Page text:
Abnormal weather continues to be the center of attention with respect to U.S. gas balances. But the EIA’s latest monthly update provides striking evidence of U.S. gas production strength, even in the face of nominal gas drilling and increasing price weakness across the Northeast due to Appalachia. October is a useful reference point to gauge overall production trends because of Appalachia’s customary 4Q takeaway capacity additions. Between October 2013 and May 2014, U.S. dry production increased by a striking 2.7 BCF/D compared with no meaningful change over the same prior-year period. This report reviews the factors behind the latest production surge and their implications for pre-heating season gas balances.
Indian Gas Price Set to Increase Only Partially
The Indian oil ministry is looking at a reduced increase in price for all domestic natural gas but wants Reliance Industries to sell KG-D6 gas at the old rate until it makes up for a shortfall in supplies over the past four years. The ministry last week internally discussed tweaking the formula, suggested by the C Rangarajan Committee, to bring down the proposed increase to a rate that will be affordable to most consumers and also incentivize exploration.
NYC-based PIRA Energy Group believes that improving hydro balances undermine Nordic power prices. In the U.S., an El Niño summer across the eastern U.S. along with robust gas production has depressed natural gas prices and power demand, limiting the call on coal stocks. Specifically, PIRA’s analysis of electricity and coal market fundamentals has revealed the following:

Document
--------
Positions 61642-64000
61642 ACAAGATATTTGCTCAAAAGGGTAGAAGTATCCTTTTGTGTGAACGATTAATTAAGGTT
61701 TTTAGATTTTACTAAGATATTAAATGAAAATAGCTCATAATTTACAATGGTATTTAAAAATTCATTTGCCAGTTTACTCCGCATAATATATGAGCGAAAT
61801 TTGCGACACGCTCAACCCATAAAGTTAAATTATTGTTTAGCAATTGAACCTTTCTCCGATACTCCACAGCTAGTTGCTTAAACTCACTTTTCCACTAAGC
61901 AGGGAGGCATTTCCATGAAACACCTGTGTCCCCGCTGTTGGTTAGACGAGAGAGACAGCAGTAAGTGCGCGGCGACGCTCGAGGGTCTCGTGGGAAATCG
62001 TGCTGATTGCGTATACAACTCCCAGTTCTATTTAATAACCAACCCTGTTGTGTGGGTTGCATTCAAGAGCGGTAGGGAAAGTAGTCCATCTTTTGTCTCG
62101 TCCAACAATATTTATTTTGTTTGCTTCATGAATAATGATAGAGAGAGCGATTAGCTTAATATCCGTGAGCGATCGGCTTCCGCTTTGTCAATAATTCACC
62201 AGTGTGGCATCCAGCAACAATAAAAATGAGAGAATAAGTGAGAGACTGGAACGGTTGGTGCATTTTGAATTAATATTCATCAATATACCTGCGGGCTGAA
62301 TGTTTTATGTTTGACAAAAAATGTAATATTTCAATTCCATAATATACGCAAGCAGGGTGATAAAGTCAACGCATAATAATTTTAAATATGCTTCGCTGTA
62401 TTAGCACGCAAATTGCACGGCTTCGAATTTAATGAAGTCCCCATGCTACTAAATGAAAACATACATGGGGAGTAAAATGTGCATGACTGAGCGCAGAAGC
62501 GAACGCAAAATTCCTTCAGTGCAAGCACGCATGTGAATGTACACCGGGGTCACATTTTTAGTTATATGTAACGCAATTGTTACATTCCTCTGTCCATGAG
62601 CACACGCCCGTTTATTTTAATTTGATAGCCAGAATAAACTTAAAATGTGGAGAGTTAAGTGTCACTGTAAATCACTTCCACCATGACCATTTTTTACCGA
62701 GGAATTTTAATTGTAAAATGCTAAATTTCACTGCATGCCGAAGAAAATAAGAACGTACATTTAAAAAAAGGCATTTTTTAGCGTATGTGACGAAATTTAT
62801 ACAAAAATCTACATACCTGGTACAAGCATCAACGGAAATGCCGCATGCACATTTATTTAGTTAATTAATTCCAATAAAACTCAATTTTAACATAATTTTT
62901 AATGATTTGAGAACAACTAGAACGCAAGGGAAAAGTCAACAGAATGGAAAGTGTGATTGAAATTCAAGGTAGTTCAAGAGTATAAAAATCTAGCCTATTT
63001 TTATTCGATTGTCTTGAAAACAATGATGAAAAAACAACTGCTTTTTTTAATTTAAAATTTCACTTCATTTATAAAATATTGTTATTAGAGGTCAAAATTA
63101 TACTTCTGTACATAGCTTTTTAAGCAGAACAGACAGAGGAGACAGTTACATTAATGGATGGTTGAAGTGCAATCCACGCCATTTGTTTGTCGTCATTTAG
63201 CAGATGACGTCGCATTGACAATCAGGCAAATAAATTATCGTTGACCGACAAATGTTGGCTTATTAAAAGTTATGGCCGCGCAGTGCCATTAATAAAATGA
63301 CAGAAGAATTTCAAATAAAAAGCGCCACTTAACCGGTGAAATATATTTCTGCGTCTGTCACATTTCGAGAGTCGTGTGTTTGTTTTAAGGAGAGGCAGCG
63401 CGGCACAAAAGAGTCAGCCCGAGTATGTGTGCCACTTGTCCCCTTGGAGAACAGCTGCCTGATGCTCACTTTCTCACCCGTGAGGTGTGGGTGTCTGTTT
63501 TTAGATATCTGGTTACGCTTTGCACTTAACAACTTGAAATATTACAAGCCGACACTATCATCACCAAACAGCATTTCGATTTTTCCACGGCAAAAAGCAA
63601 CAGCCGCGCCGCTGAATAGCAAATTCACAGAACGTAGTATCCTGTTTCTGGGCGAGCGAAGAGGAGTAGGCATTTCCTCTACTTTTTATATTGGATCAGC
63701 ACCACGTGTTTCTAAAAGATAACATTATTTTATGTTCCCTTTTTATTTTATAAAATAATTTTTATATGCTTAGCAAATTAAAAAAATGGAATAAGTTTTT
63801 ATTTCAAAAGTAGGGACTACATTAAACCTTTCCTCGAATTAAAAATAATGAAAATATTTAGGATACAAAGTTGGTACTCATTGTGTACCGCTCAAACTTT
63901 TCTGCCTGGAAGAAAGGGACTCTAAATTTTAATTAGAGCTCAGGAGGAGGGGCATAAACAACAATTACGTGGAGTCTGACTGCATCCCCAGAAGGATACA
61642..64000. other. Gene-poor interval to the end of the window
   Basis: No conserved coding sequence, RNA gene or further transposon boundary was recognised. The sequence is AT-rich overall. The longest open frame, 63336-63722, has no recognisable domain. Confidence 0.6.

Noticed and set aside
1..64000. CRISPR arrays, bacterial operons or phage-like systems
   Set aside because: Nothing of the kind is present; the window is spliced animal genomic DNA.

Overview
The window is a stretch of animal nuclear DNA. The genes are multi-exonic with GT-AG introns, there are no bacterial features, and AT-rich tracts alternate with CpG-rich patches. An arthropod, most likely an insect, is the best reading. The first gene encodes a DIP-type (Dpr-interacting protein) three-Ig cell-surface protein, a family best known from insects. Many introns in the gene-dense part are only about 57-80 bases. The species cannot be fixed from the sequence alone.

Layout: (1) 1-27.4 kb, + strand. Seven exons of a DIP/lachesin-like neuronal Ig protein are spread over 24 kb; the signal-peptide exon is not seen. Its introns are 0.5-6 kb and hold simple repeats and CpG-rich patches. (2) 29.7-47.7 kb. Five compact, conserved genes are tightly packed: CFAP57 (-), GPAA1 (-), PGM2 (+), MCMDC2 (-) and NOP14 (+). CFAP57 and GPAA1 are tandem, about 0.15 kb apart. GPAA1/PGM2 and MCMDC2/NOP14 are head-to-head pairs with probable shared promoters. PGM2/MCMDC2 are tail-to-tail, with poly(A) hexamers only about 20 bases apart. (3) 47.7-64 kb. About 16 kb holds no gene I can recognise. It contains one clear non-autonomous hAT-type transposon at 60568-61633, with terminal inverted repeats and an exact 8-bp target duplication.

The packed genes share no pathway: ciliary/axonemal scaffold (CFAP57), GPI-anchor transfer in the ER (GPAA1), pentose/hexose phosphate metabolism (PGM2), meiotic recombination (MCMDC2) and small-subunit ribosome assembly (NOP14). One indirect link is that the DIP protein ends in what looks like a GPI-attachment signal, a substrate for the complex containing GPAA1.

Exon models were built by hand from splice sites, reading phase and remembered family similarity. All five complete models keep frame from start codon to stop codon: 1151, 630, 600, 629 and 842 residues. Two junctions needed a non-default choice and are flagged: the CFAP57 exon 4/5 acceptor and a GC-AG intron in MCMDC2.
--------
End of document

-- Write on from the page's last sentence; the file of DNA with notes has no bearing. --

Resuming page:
Improving Hydro Balances Undermine Nordic Power Prices
Nordic winter prices have been trending lower, mirroring an improvement in the expected hydro balances. This trend has occurred while Continental prices moved in the opposite direction, as a result of a firming fuel pricing complex.
U.S. Coal Market Forecast
An El Niño summer across the eastern U.S. along with robust gas production has depressed natural gas prices and power demand, limiting the call on coal stocks. SUB stocks have also been reinforced via coal and gas substitution. Upcoming winter weather concerns are fading. With lower y/y gas prices, coal demand is in harm’s way in 2015.
Supply Fears in Atlantic Basin Boost Pricing
Coal pricing moved higher last week, reversing the losses made in the prior week. Price gains for API#2 (Northwest Europe) in both prompt and deferred markets continued to outperform API#4 (South Africa) and FOB Newcastle (Australia) as Atlantic Basin supplies have tightened, while Pacific Basin balances have not experienced much if any rebalancing. Continued supply issues in Colombia, structural declines in U.S. exports, and persistent fears of escalating geopolitical tensions between Russia and the E.U./U.S. have boosted the pricing outlook, and the upcoming traditional pre-winter restocking season could continue to support prices.
The information above is part of PIRA Energy Group's weekly Energy Market Recap - which alerts readers to PIRA’s current analysis of energy markets around the world as well as the key economic and political factors driving those markets.